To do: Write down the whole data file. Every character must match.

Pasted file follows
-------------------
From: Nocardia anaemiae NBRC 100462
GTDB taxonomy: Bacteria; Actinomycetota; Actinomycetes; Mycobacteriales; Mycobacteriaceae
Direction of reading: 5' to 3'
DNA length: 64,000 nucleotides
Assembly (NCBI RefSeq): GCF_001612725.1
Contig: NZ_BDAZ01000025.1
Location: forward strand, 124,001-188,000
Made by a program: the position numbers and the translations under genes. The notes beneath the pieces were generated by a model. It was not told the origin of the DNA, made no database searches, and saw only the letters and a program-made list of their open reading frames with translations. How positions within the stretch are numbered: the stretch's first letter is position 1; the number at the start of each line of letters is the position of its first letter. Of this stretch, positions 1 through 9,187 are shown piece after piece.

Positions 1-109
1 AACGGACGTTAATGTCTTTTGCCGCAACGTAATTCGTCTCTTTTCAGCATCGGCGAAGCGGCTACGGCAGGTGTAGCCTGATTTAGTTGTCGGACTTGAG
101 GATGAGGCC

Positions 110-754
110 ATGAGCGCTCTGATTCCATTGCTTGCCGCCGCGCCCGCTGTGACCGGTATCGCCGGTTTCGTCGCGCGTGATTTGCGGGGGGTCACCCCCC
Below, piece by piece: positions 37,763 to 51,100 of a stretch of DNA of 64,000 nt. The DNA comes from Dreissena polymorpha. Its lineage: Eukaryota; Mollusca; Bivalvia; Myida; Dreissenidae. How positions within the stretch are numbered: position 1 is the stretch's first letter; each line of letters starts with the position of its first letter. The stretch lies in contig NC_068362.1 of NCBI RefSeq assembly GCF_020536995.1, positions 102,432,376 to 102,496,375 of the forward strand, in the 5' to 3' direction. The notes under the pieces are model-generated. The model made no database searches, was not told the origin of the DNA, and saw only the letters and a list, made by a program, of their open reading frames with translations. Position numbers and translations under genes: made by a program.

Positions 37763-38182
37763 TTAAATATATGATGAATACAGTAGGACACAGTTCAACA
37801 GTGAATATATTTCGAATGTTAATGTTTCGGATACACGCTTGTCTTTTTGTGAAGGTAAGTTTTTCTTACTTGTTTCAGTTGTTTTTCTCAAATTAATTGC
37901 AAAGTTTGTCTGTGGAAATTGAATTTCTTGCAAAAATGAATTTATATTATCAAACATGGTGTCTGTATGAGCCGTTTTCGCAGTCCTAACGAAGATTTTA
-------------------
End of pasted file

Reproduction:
From: Nocardia anaemiae NBRC 100462
GTDB taxonomy: Bacteria; Actinomycetota; Actinomycetes; Mycobacteriales; Mycobacteriaceae
Direction of reading: 5' to 3'
DNA length: 64,000 nucleotides
Assembly (NCBI RefSeq): GCF_001612725.1
Contig: NZ_BDAZ01000025.1
Location: forward strand, 124,001-188,000
Made by a program: the position numbers and the translations under genes. The notes beneath the pieces were generated by a model. It was not told the origin of the DNA, made no database searches, and saw only the letters and a program-made list of their open reading frames with translations. How positions within the stretch are numbered: the stretch's first letter is position 1; the number at the start of each line of letters is the position of its first letter. Of this stretch, positions 1 through 9,187 are shown piece after piece.

Positions 1-109
1 AACGGACGTTAATGTCTTTTGCCGCAACGTAATTCGTCTCTTTTCAGCATCGGCGAAGCGGCTACGGCAGGTGTAGCCTGATTTAGTTGTCGGACTTGAG
101 GATGAGGCC

Positions 110-754
110 ATGAGCGCTCTGATTCCATTGCTTGCCGCCGCGCCCGCTGTGACCGGTATCGCCGGTTTCGTCGCGCGTGATTTGCGGGGGGTCACCCCCC
Below, piece by piece: positions 37,763 to 51,100 of a stretch of DNA of 64,000 nt. The DNA comes from Dreissena polymorpha. Its lineage: Eukaryota; Mollusca; Bivalvia; Myida; Dreissenidae. How positions within the stretch are numbered: position 1 is the stretch's first letter; each line of letters starts with the position of its first letter. The stretch lies in contig NC_068362.1 of NCBI RefSeq assembly GCF_020536995.1, positions 102,432,376 to 102,496,375 of the forward strand, in the 5' to 3' direction. The notes under the pieces are model-generated. The model made no database searches, was not told the origin of the DNA, and saw only the letters and a list, made by a program, of their open reading frames with translations. Position numbers and translations under genes: made by a program.

Positions 37763-38182
37763 TTAAATATATGATGAATACAGTAGGACACAGTTCAACA
37801 GTGAATATATTTCGAATGTTAATGTTTCGGATACACGCTTGTCTTTTTGTGAAGGTAAGTTTTTCTTACTTGTTTCAGTTGTTTTTCTCAAATTAATTGC
37901 AAAGTTTGTCTGTGGAAATTGAATTTCTTGCAAAAATGAATTTATATTATCAAACATGGTGTCTGTATGAGCCGTTTTCGCAGTCCTAACGAAGATTTTA